Hong Kong Free Press / Flickr Xi Jinping tells Donald Trump of...
Hong Kong Free Press / Flickr

In between flaunting his ability to use the Department of Justice as a political tool, and acting as a transcriptionist for Fox News, Donald Trump has devoted a slice of his Twitter storms over the last week to defending his trade negotiations with China. He has also declared that previous administrations made no effort to negotiate, which isn’t true. And that China had never before sent trade negotiators to the US, which isn’t true. Also that he had not pre-agreed to China’s demand to drop sanctions against telecommunications company ZTE—which is so-not-true that Trump actually tweeted to brag about the concession. Trump moved on Monday to bolster his image by making enormous promises.

China already signed a free trade deal with Australia, which is increasing Chinese demand for Australian beef and dairy, at a cost to US farmers. And China already increased its alignment with Brazil, which competes with US farmers for soybeans, while Brazil is adding additional acreage of soy specifically for export.

Soybeans are among the highest concerns, since China is the primary export market. A third of all soybeans are grown specifically for export, and more than half of those end up in China. Soybean prices had been edging upward due to lower production in exporters Argentina and South Africa. But Trump’s destabilization of world markets after he imposed steel and aluminum tariffs, sparking concerns about a potential trade war, dropped agricultural futures—and particularly soybeans—through the floor.

Now, if any of the information coming out from the negotiations are to believed, China is agreeing to buy more. And all it took was Donald Trump backing away from every threat he’d made. In essence, it appears that Trump disrupted the market with threats, backed away from those threats and is now ready to accept the applause … for letting things return to almost as good as they were before the world’s best negotiator became involved.

The negotiations started in fear—a fear nourished by the usual intemperate and capricious statements from Trump. With Trump and China daily raising the stakes, Midwest soybean farmers looked to be one of the first who would get hammered. Threats alone dropped the price for soybeans to a fraction of their highs. It was a fear not at all addressed when Trump stated that farmers were “great patriots” and vaguely promised that the government would “make it up to them” should the trade deal leave them hip-deep in unsold goods.

It wasn’t helped when Trump marched into the negotiation with “a list of crazy demands”—and immediately began to demonstrate that he was willing to cave on those requests.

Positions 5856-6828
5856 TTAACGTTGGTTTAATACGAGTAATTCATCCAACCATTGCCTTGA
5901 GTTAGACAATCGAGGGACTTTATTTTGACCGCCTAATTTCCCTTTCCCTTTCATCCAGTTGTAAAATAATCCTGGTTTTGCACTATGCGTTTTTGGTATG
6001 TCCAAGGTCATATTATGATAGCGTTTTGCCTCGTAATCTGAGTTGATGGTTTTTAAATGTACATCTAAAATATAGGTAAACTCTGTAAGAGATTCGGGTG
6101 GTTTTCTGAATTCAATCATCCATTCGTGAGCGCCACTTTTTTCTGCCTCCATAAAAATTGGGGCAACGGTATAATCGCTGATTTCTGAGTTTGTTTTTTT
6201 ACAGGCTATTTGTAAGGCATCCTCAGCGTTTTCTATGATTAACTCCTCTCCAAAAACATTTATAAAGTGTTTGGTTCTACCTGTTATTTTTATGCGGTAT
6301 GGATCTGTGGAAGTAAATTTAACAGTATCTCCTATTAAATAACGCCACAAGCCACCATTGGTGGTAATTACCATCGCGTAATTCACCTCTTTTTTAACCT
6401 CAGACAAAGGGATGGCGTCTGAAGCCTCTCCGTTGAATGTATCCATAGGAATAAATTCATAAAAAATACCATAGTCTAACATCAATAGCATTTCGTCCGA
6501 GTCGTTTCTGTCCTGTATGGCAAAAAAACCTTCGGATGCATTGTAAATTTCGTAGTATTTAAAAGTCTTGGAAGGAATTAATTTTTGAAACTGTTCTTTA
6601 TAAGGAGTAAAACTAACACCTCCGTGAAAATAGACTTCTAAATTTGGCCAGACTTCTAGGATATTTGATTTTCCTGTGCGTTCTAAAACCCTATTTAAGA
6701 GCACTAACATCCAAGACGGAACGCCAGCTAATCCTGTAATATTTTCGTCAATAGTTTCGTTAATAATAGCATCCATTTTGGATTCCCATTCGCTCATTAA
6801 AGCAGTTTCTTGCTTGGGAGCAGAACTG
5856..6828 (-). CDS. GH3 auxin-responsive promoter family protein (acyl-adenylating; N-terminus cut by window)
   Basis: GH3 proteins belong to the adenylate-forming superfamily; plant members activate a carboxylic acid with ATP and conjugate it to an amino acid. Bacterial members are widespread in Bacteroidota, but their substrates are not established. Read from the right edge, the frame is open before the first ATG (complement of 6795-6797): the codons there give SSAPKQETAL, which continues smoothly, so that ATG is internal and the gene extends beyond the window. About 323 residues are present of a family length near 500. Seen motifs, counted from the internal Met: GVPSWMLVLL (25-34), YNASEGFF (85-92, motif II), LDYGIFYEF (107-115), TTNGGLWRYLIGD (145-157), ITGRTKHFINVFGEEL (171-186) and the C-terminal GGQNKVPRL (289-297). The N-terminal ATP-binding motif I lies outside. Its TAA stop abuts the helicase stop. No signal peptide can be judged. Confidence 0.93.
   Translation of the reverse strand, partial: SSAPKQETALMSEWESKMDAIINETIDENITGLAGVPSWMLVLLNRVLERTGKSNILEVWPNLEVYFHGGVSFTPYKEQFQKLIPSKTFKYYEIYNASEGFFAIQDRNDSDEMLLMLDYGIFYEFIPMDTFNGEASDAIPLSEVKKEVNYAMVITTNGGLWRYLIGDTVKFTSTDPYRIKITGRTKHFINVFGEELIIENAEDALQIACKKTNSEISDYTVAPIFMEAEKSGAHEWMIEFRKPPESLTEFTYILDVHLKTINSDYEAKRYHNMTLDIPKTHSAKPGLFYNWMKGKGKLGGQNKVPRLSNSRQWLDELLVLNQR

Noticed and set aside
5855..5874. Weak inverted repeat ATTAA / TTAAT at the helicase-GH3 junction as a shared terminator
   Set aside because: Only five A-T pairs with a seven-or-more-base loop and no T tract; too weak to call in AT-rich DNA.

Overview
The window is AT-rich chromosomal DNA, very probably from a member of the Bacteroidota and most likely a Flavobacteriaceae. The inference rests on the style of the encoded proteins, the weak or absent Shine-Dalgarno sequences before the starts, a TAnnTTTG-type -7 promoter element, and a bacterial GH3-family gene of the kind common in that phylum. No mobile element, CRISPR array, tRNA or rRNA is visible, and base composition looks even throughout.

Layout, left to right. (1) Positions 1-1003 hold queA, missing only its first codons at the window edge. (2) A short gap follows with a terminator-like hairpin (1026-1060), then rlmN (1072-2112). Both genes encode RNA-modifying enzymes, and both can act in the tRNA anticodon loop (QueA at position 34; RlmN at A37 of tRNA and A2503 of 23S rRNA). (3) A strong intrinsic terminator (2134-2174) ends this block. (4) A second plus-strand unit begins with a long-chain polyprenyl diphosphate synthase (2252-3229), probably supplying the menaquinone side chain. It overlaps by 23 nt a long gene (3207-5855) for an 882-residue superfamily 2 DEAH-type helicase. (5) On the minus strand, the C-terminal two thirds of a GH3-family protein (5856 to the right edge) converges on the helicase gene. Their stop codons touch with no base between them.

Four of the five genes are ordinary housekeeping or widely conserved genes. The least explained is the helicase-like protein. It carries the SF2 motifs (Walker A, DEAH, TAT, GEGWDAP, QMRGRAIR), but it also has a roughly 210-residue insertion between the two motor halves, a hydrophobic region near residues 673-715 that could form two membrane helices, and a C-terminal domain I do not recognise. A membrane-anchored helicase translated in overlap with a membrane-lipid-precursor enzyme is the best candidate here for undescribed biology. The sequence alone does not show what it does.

American farmers: “We’ll make it up to you.”
Chinese workers: “Commerce Department has been instructed to get it done!”

One of these things seems a little more forceful than the other.

Trump has now announced that the trade war has been “put on hold” which is another way of saying that the United States is asking for mercy.

The statement said that, after several days of talks, the Chinese agreed to “substantially” reduce the United States’ $375 billion trade deficit with China and that the details would be worked out later. It was noticeably vague.

Notice China didn’t agree to a specific amount. On Friday, Trump’s top economic adviser, Larry Kudlow, was telling reporters that the Chinese had agreed to reduce the deficit by “at least” $200 billion. China quickly denied that, and, a day later, the official statement didn’t have a concrete number, a seeming victory for the Chinese.

Now Trump is throwing a blanket over the whole thing by just making sky-high promises that China will buy so much that farmers won’t be able to grow enough beans! Why not? After all, Trump already “saved” the coal industry as coal power continues to decline. And Trump already saved all those Carrier jobs even though he didn’t. And Trump already promised that manufacturing jobs are rushing back into America, even through they’re not.

Just add “saved soybean farmers” to the list of Trump’s paper accomplishments.

Meanwhile, China has already demonstrated who really has the power to bring North Korea to the table—and who has the power to destroy Trump’s big photo-op.

Trump is appealing to China to keep the screws down on North Korea until after he can take credit. Because that is what’s important. But he can always claim credit anyway—just ask farmers.

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